Which Joe gave his name to ‘sloppy joes’? We look at five interesting sandwiches and their lexical origins.
A present given at Christmas to tradespeople and employees.
- ‘At Christmas we leave a note on the front door asking the postman to call at the back door for his Christmas box.’
- ‘But they aren't happy about shelling out for Christmas boxes, and they're rather worried about crime.’
- ‘Those who don't give them their Christmas box could be in for a nasty shock… or not as the case maybe’
- ‘So how about the bin men knocking at the door every Christmas for their Christmas box?’
- ‘People who are being harassed for Christmas boxes have been asked to report such incidents to the Pikitup call centre.’
- ‘I give the postman and the window cleaner a Christmas box, and occasionally put some money in it too.’
- ‘In what the Herald described as ‘Lord Hothfield's Christmas box to the town ’, the owner of Skipton Castle, agreed to allow land behind the town hall to be used for a cattle market.’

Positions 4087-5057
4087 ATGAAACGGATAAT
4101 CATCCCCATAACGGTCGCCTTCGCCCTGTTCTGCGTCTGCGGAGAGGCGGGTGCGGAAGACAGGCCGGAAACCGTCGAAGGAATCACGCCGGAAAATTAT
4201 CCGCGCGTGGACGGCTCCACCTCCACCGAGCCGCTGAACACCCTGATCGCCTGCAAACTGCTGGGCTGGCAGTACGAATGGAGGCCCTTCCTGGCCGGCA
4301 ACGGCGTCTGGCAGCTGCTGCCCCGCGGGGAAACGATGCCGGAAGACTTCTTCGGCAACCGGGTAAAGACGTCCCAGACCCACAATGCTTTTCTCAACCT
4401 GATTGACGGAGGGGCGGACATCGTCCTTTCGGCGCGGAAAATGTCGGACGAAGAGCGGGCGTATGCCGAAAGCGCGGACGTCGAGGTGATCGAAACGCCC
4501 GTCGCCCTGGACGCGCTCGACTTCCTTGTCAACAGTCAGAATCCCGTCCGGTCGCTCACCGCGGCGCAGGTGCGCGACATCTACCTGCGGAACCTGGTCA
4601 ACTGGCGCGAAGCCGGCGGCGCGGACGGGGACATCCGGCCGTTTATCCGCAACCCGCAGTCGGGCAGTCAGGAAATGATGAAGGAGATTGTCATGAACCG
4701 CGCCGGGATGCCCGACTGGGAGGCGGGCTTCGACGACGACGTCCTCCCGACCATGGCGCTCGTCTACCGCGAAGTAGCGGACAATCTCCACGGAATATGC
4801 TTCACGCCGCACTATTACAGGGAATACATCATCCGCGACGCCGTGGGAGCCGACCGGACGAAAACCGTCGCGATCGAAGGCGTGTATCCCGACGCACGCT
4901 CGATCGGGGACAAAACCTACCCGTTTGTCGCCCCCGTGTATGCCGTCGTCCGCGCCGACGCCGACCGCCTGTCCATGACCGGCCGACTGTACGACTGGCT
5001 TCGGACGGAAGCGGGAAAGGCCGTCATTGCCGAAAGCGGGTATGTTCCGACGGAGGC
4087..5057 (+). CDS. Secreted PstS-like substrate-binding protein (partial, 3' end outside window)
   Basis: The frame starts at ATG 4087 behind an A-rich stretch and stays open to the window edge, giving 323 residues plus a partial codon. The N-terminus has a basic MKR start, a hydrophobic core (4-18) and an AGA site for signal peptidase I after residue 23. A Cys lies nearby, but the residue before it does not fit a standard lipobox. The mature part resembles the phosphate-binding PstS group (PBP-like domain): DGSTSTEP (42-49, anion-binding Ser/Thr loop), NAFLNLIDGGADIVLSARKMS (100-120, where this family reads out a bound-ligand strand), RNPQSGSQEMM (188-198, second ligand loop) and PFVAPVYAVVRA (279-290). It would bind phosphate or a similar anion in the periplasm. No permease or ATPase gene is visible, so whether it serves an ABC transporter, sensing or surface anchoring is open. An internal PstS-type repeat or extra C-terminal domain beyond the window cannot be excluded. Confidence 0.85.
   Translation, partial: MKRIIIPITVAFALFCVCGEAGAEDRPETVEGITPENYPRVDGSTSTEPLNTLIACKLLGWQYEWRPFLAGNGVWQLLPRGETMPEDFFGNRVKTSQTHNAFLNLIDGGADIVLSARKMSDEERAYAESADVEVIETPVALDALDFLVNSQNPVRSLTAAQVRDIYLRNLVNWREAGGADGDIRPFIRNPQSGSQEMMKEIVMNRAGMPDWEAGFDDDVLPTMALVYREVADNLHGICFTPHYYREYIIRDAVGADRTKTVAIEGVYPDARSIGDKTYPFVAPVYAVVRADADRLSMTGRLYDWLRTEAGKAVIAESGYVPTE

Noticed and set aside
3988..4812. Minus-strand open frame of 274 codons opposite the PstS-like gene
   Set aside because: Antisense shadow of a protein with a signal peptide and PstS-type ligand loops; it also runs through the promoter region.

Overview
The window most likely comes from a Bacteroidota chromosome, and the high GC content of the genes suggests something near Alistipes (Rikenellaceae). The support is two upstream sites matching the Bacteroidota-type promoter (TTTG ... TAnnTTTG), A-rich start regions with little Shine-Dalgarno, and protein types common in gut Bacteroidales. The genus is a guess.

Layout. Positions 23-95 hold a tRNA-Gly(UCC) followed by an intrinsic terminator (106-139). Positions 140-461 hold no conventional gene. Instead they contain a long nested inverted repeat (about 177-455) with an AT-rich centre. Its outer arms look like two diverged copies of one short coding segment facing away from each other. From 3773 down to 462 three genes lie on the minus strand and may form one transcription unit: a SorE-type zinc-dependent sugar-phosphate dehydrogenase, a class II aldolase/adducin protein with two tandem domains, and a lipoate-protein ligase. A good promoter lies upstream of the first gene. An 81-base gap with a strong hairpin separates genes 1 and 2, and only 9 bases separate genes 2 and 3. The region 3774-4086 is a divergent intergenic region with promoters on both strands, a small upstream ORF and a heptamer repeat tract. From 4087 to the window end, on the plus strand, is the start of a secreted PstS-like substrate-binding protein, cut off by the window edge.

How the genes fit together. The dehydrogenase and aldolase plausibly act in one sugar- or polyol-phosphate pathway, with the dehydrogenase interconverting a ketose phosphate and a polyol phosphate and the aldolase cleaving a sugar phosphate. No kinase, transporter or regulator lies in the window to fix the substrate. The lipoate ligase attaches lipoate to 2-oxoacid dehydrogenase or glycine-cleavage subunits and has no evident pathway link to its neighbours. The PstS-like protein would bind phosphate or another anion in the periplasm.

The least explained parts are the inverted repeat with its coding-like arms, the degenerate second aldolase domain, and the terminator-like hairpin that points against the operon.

- ‘The employees have been told of the decision and have been urged not to go around demanding Christmas boxes from residents.’
- ‘Lower down, bonuses are more likely to be double the salary - but with many people earning six-figure salaries in this business, that should have made a very nice Christmas box.’
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The definitions of ‘buddy’ and ‘bro’ in the OED have recently been revised. We explore their history and increase in popularity.